Situated just to the south of popular tourist town, Pucón, Villarrica Volcano’s snow-capped, smoke-puffing peak dominates the skyline.
But as well as providing a nice view from the ground, the active volcano is a beacon to hundreds of tourists who hike to the summit every year. If you’re in the south of Chile, it’s an activity that should be near the top of your to-do list.
The climb: Taking you 9,341ft (2,847m) above sea level, the trek up Villarrica is no walk in the park but it’s still highly accessible to those with no mountaineering experience.
The main streets of Pucón are teeming with experienced tour operators offering day trips to the volcano’s peak. These companies usually provide equipment such as crampons, ice-axes and helmets, while hikers are asked to bring their own snow boots, thick socks and waterproof clothing.
The climb to the top through snow and ice takes between four and five hours and in parts, it requires concentration. It is possible to save some time by taking ski lifts for the first leg of the climb for a small extra fee.
The view: Once you get the top, you soon realise that the long hike was well worth the effort. Standing atop Villarrica, it’s possible to take in the snowy peaks of several other stunning volcanoes including Lanín, Tronador and and Osorno, as well as the placid turquoise waters of Lakes Panguipulli and Calafquén.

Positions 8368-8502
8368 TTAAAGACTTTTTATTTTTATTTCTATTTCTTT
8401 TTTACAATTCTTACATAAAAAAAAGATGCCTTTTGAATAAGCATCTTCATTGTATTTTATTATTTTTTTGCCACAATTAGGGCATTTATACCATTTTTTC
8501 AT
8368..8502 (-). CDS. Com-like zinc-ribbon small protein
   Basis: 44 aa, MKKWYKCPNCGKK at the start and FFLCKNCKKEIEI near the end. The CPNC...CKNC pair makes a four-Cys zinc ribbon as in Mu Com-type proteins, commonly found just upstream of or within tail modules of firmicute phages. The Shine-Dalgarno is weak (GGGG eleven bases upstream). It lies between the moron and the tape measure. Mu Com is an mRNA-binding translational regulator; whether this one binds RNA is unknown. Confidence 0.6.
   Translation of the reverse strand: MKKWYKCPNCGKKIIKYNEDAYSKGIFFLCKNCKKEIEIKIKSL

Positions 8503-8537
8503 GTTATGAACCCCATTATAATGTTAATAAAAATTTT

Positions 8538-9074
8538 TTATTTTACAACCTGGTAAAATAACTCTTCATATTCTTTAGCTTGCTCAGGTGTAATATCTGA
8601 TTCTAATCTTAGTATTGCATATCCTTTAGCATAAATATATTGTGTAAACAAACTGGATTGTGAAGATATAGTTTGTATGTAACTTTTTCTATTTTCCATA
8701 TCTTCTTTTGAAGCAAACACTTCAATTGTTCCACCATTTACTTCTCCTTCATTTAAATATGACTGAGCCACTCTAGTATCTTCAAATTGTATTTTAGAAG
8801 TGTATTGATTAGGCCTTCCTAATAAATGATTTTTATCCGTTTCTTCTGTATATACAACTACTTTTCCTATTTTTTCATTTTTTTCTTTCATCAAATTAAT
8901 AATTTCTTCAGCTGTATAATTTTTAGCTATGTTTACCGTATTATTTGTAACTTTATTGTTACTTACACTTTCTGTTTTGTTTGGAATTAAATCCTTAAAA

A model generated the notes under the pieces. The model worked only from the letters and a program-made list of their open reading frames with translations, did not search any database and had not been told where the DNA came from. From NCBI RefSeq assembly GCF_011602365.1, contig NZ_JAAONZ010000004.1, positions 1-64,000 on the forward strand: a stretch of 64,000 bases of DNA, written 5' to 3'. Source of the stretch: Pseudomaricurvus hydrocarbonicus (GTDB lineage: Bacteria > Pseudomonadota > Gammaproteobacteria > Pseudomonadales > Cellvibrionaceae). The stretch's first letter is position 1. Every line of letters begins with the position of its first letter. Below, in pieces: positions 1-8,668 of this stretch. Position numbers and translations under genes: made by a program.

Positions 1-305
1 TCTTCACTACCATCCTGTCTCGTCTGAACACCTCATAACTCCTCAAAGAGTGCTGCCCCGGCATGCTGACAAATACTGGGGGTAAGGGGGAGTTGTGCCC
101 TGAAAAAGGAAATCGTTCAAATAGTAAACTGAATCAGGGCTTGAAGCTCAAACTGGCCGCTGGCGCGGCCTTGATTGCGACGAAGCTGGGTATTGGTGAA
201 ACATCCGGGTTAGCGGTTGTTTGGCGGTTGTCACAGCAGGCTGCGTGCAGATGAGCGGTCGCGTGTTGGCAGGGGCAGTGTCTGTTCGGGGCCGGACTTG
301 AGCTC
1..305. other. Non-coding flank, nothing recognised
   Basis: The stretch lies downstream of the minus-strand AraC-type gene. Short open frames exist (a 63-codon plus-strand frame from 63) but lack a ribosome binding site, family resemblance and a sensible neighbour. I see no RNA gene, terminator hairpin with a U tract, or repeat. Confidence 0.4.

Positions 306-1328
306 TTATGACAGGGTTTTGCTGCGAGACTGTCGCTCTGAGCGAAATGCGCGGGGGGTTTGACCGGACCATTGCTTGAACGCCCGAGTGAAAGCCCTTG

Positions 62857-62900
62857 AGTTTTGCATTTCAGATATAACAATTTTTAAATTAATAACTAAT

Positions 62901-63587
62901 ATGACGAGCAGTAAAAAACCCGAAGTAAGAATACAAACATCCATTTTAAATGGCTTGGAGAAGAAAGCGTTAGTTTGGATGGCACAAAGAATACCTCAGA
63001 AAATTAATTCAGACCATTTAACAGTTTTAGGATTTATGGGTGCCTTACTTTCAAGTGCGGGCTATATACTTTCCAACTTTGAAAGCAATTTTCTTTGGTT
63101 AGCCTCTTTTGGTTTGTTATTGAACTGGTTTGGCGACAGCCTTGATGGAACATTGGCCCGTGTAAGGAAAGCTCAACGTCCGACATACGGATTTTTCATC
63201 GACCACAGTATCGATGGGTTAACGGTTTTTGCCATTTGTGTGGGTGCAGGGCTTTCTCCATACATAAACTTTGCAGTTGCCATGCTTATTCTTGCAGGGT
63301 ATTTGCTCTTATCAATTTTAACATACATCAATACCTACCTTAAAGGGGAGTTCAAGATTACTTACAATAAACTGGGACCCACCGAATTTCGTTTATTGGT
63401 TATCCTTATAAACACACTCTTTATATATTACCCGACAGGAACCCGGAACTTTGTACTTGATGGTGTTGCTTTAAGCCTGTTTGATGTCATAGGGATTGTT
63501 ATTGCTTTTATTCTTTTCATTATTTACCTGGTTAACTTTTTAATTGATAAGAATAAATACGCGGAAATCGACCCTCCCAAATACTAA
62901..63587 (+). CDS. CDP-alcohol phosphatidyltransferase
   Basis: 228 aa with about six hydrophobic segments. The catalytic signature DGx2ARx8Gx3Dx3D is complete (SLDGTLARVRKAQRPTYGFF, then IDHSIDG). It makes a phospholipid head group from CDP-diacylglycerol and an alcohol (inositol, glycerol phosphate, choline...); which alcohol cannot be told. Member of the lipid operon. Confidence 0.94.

The sulphuric gas rising from the crater may not be everyone’s cup of tea but it’s all part of the experience. And compared to the satisfaction conquering the summit, it’s only a minor inconvenience. Just sit back, catch your breath, and enjoy the view.
The descent: After the tough slog to the summit, the trip to the bottom is much easier and a lot of fun. For large parts of the descent you can sit down in the snow and slide down the slope, using the ice axe as a brake. From there it’s an easy walk back along the paths until you reach the base of the volcano.
The alternative: It’s also possible to climb to the edge of the glacier halfway up Villarrica from the town of Coñaripe, which sits on the shore of Lake Calafquén. While this hike is not as spectacular as the more popular route, it’s still a beautiful walk. The well-marked path winds its way through untouched native forests until it reaches the thick, dark volcanic sand which covers the volcano’s slopes. From the glacier, you are rewarded with breathtaking views of Quetrupillán Volcano jutting out from the rugged Andean peaks.
By Tim Dixon